NEW! Environmentally friendly insecticides.
Controlling insect pests safely is an important challenge for the 21st century. Over the past 40 years the total area of land under crops has changed little, yet output has trebled. Much of this has been accomplished by the use of chemical pesticides, which can affect a broad range of species and often have complications with residual toxicity.
Now a key to a safer insecticide has been found. An insect's hard exoskeleton or cuticle cannot expand as it grows, which means that it must be shed at certain moulting stages during the insect's normal life cycle. This process is controlled by ecdysone, an insect hormone that regulates gene activity during metamorphosis (development), reproduction and moulting.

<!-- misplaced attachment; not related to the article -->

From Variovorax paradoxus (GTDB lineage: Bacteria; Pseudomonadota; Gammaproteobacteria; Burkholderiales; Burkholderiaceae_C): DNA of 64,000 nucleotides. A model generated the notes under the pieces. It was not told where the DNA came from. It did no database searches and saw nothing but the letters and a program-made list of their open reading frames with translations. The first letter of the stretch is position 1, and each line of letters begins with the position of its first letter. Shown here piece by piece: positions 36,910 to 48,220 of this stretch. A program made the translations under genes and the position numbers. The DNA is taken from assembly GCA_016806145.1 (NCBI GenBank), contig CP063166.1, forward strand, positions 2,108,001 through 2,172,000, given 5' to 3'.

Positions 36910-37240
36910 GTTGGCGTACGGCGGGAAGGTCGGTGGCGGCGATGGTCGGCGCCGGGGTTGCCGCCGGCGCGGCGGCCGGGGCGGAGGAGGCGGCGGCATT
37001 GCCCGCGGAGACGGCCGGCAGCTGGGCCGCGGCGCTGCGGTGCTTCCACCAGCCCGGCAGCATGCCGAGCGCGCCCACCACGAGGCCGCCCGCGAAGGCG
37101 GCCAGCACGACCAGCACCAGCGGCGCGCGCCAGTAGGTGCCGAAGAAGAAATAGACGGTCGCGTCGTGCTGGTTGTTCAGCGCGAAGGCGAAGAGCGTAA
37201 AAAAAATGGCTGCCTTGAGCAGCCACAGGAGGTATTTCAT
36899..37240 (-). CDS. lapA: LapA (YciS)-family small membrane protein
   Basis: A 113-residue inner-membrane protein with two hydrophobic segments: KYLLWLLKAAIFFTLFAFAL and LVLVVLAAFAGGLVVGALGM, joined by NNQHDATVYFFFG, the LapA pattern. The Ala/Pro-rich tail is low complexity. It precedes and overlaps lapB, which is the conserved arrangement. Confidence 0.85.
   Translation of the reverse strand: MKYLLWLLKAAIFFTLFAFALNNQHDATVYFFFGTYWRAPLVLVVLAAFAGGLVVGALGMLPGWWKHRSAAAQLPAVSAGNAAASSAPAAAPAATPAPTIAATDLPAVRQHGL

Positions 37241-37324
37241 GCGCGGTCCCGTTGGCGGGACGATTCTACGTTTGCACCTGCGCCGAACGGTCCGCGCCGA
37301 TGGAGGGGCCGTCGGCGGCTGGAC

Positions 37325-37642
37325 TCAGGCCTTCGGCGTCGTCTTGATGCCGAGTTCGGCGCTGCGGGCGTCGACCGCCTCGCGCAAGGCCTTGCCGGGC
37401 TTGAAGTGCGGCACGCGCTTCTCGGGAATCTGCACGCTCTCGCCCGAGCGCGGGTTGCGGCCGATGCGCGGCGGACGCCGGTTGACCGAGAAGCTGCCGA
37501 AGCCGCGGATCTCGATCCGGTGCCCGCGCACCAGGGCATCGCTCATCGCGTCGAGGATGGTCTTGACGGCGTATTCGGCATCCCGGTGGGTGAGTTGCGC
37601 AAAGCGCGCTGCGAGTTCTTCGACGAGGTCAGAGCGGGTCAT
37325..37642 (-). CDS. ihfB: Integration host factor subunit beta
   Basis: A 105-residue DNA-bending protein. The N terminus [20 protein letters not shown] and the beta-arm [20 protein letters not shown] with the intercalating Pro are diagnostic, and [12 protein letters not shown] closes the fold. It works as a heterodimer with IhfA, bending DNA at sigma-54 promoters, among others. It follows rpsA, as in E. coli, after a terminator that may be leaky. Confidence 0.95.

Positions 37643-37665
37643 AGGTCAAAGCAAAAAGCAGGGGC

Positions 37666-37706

CSIRO scientists have recently defined the structure of ecdysone receptors for certain insect pests. They are now using that information to design synthetic molecules to interact with these receptors to switch on the genes controlling growth and development at the wrong time, causing the insects to moult prematurely and die.
By targeting the ecdysone receptor of a specific insect, scientists will design insecticides that will bind selectively to that receptor. As the receptor is absent in humans, mammals, birds and fish, toxicity will be focused on the targeted pest species allowing preservation of biodiversity.
The new insecticide will help to overcome resistance problems, as the target site is fundamental to the insect's life cycle. It is also more efficient and therefore will require lower application doses.
While the technology can be applied to all insect pests, the first application of this research is directed to environmentally friendly and safe control of sheep blowfly and body louse.
Dr Tim O'Meara, CSIRO Molecular and Health Technologies, Timothy.O'Meara@csiro.au